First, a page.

Language and the Brain
The human brain has features strongly associated with language. For almost all
of the 92% of people who are right-handed, language is strongly lateralized in
the left hemisphere. About half of the 8% of people who are left-handed still
have language left lateralized. So 96% of the population has language largely
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in the left hemisphere. Findings from studies with split-brain patients (see
Chapter 1) have indicated that the right hemisphere has only the most rudimentary
language abilities. It was once thought that the left hemisphere was
larger, particularly in areas taking part in language processing, and that this
greater size accounted for the greater linguistic abilities associated with the left
hemisphere. However, neuroimaging techniques have suggested that the differences
in size are negligible, and researchers are now looking to see whether
there are differences in neural connectivity or organization (Gazzaniga, Ivry, &
Mangun, 2002) in the left hemisphere. It remains largely a mystery what differences
between the left and the right hemispheres could account for why language
is so strongly left lateralized.
Certain regions of the left hemisphere are specialized for language, and
these are illustrated in Figure 12.1. These areas were initially identified in studies
of patients who suffered aphasias (losses of language function) as a consequence
of stroke. The first such area was discovered by Paul Broca, the French surgeon
who, in 1861, examined the brain of such a patient after the patient’s death (the
brain is still preserved in a Paris museum). This patient was basically incapable
of spoken speech, although he understood much of what was spoken to him.
He had a large region of damage in a prefrontal area that came to be known
as Broca’s area. As can be seen in Figure 12.1, it is next to the motor region that
controls the mouth. Shortly thereafter, Carl Wernicke, a German physician,
identified patients with severe deficits in understanding speech who had damage
in a region in the superior temporal cortex posterior to the primary auditory
cortex. This area came to be known as Wernicke’s area. Parietal regions
close to Wernicke’s area (the supramarginal gyrus and angular gyrus) also have
also been found to be important to language.
Two of the classic aphasias, now known as Broca’s aphasia and Wernicke’s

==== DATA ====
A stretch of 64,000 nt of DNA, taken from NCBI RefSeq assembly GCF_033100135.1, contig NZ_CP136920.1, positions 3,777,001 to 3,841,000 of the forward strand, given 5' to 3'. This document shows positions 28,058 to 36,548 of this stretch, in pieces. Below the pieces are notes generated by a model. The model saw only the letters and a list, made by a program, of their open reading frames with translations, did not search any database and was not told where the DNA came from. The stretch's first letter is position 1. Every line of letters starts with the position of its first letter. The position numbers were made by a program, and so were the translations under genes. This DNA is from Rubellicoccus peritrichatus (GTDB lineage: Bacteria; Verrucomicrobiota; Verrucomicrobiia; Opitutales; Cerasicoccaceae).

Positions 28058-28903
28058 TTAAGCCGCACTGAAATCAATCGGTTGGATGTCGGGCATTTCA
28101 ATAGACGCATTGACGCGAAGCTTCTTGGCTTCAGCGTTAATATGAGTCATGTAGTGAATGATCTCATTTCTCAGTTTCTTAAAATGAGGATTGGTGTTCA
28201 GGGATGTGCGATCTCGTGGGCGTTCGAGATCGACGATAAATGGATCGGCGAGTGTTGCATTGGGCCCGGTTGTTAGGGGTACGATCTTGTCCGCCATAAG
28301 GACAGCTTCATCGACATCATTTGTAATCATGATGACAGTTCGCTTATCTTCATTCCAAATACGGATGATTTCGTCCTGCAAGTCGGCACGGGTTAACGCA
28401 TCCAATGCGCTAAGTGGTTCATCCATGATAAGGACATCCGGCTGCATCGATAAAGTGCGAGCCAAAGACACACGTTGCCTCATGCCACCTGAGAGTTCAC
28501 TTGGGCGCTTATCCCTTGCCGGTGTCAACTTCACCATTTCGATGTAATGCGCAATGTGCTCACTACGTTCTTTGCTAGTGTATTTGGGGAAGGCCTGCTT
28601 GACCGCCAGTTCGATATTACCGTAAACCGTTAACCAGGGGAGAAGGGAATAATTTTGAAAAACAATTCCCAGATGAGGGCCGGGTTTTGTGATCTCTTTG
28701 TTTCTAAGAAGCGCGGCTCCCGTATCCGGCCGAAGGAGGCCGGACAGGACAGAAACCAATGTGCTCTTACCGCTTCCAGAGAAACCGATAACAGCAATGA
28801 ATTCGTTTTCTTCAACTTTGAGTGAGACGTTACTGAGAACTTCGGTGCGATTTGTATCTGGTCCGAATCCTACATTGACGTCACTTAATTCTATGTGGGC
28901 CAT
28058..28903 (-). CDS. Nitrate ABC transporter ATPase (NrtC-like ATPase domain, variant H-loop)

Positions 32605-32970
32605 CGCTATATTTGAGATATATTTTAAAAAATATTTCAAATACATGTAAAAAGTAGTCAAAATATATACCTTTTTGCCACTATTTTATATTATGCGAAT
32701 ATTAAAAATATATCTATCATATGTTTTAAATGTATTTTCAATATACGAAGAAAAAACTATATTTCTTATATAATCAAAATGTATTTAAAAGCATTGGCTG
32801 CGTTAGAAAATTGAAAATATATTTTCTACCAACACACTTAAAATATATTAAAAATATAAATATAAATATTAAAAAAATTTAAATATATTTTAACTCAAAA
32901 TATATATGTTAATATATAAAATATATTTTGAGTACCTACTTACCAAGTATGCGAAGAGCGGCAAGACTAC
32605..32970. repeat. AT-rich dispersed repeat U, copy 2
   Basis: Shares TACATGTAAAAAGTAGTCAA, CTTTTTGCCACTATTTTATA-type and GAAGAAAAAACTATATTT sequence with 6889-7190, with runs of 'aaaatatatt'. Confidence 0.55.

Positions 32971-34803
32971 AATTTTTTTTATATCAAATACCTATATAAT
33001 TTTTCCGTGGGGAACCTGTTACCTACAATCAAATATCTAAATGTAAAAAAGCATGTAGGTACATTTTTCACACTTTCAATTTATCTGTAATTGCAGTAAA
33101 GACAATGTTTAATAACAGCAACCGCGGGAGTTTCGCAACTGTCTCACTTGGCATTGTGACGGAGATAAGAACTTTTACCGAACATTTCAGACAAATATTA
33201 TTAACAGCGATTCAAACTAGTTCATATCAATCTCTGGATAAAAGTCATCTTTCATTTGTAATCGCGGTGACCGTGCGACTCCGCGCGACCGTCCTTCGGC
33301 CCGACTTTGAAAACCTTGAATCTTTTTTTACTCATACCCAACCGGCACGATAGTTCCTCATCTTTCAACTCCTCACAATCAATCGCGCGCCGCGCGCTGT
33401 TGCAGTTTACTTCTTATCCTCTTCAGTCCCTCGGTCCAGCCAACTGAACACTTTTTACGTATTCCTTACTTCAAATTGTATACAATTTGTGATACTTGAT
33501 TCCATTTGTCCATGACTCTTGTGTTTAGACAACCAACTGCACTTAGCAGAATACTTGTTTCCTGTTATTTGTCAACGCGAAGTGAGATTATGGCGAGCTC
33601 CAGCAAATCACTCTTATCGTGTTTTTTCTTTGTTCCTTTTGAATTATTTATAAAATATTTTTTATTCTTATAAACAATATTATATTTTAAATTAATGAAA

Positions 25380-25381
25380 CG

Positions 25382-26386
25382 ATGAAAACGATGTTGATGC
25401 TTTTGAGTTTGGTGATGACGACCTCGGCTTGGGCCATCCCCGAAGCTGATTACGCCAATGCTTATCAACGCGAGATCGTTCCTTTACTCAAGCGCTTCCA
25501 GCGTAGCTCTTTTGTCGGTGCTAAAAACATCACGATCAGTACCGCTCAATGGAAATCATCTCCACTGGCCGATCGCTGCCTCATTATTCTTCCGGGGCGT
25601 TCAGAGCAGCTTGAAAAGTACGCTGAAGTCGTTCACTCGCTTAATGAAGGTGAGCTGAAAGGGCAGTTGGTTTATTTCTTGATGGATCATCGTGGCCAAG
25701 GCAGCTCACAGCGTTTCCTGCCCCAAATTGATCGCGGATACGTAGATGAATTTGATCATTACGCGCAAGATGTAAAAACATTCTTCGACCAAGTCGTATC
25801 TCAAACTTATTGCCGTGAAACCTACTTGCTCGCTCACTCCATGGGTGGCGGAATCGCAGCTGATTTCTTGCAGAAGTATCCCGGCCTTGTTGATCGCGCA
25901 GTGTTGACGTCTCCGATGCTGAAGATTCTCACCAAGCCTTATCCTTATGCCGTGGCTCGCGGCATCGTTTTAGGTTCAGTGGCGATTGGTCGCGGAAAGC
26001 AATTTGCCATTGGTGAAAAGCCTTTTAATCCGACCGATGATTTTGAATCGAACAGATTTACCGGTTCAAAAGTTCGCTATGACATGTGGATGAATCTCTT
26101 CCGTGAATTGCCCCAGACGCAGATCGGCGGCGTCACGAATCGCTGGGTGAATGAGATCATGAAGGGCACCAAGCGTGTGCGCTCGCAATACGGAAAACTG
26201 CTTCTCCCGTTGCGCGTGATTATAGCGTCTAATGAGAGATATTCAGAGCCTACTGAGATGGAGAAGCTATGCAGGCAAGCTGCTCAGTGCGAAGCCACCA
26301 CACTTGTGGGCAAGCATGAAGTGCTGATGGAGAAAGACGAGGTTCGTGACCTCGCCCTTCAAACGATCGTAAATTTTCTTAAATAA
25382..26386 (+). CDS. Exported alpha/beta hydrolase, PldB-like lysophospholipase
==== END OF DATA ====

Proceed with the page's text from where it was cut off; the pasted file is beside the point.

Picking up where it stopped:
aphasia, are associated with damage to these two regions. A lateral view of
the left hemisphere. Some of
the brain areas implicated in
language are in boldface type.
(From Dronkers, Redfern, & Knight, 2000.)
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examples of the kinds of speech problems suffered by patients with these two
aphasias. The severity of the damage determines whether patients with Broca’s
aphasia will be unable to generate almost any speech (like Broca’s original
patient) or be capable of generating meaningful but ungrammatical speech.
Patients with Wernicke’s aphasia, in addition to having problems with comprehension,
sometimes produce grammatical but meaningless speech. Another
kind of aphasias is conduction aphasia; in this condition, patients suffer difficulty
in repeating speech and have problems producing spontaneous speech.
Conduction aphasia is sometimes associated with damage to the parietal regions
shown in Figure 12.1.
Although the importance of these left-cortical areas to speech is well documented
and there are many well-studied cases of aphasia resulting from damage
in these regions, it has become increasingly apparent that there is no simple
mapping of damaged areas onto types of aphasia. Current research has focused
on more detailed analyses of the deficits and of the regions damaged in each
Although there is much to understand, it is a fact that human evolution and
development have selected certain left-cortical regions as the preferred locations
for language. It is not the case, however, that language has to be left lateralized.
There are those left-handers who have language in the right hemisphere, and
young children who suffer left-brain damage may develop language in the right
hemisphere, in regions that are homologous to those depicted in Figure 12.1 for
the left hemisphere.
Language is preferentially localized in the left hemisphere in prefrontal
regions (Broca’s area), temporal regions (Wernicke’s area), and parietal
regions (supramarginal and angular gyri).
•The Field of Linguistics
The academic field of linguistics attempts to characterize the nature of language.
It is distinct from psychology in that it studies the structure of natural
languages rather than the way in which people process natural languages.
Despite this difference, the work from linguistics has been extremely influential
in the psychology of language. As we will see, concepts from linguistics play
an important role in theories of language processing. As noted in Chapter 1, the
influence from linguistics was important to the decline of behaviorism and the
rise of modern cognitive psychology